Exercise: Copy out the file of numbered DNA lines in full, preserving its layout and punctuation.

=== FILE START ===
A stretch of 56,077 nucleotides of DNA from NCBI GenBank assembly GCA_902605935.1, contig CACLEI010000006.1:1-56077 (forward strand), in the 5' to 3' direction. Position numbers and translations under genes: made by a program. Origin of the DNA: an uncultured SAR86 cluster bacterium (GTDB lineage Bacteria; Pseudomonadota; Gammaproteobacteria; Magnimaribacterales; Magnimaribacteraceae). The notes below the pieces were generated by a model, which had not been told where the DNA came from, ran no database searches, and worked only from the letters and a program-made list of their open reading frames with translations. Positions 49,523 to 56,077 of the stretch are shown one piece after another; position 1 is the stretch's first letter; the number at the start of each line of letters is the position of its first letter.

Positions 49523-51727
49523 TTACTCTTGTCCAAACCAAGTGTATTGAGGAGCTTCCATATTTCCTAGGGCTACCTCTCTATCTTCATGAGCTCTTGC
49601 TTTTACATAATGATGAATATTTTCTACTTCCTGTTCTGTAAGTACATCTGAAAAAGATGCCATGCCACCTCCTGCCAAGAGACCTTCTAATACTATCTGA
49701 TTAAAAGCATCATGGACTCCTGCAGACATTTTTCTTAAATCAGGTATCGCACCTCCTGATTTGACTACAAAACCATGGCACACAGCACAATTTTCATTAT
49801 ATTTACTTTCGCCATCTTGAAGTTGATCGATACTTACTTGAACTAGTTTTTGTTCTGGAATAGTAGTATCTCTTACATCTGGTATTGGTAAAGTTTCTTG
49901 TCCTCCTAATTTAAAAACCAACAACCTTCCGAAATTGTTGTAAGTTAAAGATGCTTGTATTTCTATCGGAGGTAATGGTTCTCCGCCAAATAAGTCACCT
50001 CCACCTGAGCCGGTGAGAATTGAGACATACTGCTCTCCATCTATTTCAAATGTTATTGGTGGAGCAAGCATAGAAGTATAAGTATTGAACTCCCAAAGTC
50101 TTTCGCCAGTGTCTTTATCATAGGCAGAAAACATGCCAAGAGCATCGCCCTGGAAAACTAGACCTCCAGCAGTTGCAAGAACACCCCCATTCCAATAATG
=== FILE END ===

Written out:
A stretch of 56,077 nucleotides of DNA from NCBI GenBank assembly GCA_902605935.1, contig CACLEI010000006.1:1-56077 (forward strand), in the 5' to 3' direction. Position numbers and translations under genes: made by a program. Origin of the DNA: an uncultured SAR86 cluster bacterium (GTDB lineage Bacteria; Pseudomonadota; Gammaproteobacteria; Magnimaribacterales; Magnimaribacteraceae). The notes below the pieces were generated by a model, which had not been told where the DNA came from, ran no database searches, and worked only from the letters and a program-made list of their open reading frames with translations. Positions 49,523 to 56,077 of the stretch are shown one piece after another; position 1 is the stretch's first letter; the number at the start of each line of letters is the position of its first letter.

Positions 49523-51727
49523 TTACTCTTGTCCAAACCAAGTGTATTGAGGAGCTTCCATATTTCCTAGGGCTACCTCTCTATCTTCATGAGCTCTTGC
49601 TTTTACATAATGATGAATATTTTCTACTTCCTGTTCTGTAAGTACATCTGAAAAAGATGCCATGCCACCTCCTGCCAAGAGACCTTCTAATACTATCTGA
49701 TTAAAAGCATCATGGACTCCTGCAGACATTTTTCTTAAATCAGGTATCGCACCTCCTGATTTGACTACAAAACCATGGCACACAGCACAATTTTCATTAT
49801 ATTTACTTTCGCCATCTTGAAGTTGATCGATACTTACTTGAACTAGTTTTTGTTCTGGAATAGTAGTATCTCTTACATCTGGTATTGGTAAAGTTTCTTG
49901 TCCTCCTAATTTAAAAACCAACAACCTTCCGAAATTGTTGTAAGTTAAAGATGCTTGTATTTCTATCGGAGGTAATGGTTCTCCGCCAAATAAGTCACCT
50001 CCACCTGAGCCGGTGAGAATTGAGACATACTGCTCTCCATCTATTTCAAATGTTATTGGTGGAGCAAGCATAGAAGTATAAGTATTGAACTCCCAAAGTC
50101 TTTCGCCAGTGTCTTTATCATAGGCAGAAAACATGCCAAGAGCATCGCCCTGGAAAACTAGACCTCCAGCAGTTGCAAGAACACCCCCATTCCAATAATG